UN calls for greener investments

The top United Nations climate change official is calling on investors to move out of high-carbon assets and green their portfolios as a crucial step towards a low-carbon economy that can better cope with the threats of climate change.

Specifically, Christiana Figueres called on investors to move into assets built on renewable energy, energy efficiency and more sustainable ways of business that green global supply chains.

“The pensions, life insurances and nest eggs of billions of ordinary people depend on the long-term security and stability of institutional investment funds. Climate change increasingly poses one of the biggest long-term threats to those investments and the wealth of the global economy,” said Ms. Figueres, Executive Secretary of the UN Framework Convention on Climate Change (UNFCCC).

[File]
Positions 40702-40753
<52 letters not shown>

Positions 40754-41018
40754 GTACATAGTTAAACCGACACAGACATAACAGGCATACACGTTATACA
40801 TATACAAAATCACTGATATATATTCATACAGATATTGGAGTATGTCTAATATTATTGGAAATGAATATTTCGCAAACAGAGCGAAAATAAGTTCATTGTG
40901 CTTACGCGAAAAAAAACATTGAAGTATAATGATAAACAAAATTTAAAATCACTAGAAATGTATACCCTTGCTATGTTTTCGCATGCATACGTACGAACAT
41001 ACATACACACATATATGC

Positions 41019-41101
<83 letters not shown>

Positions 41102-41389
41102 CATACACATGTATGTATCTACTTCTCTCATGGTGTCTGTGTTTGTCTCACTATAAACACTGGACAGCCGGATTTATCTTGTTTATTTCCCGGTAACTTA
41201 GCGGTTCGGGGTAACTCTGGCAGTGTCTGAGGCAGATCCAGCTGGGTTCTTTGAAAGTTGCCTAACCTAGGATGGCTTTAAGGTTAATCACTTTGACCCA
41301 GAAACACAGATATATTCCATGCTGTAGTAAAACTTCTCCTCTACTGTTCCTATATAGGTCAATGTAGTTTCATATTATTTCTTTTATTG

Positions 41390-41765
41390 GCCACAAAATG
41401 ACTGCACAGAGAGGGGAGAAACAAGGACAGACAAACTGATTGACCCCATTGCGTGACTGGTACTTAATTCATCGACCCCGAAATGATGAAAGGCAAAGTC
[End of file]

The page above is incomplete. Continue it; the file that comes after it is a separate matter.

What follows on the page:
“Institutional investors who ignore the risk face being increasingly seen as blatantly in breach of their fiduciary duty to their beneficial owners – men and women who have worked hard all their lives to put away something for their retirement and for their children,” she said.

Ms. Figueres also called on investors to ask the companies they are invested in to not use shareholder funds to influence policy against climate change. Ignorance of climate change impact on any investment portfolio is no longer an excuse, she added.

According to the International Energy Agency, $36 trillion of global investment in clean energy will be required by 2050 to meet the internationally agreed goal of limiting global temperature rise to less than 2 degrees Celsius. This means the world needs to invest an average of $1 trillion per year in clean energy for the next 36 years.

“The continued and dangerous rise in greenhouse gases in the atmosphere is in large part the direct result of past investments in energy and mobility systems based on the use of fossil fuels,” noted Ms. Figueres. “New investments must now assist in reversing this unsustainable trend, and quickly if the world is to have a chance of staying under a 2 degree Celsius temperature rise.”

You may also like...

Leave a Reply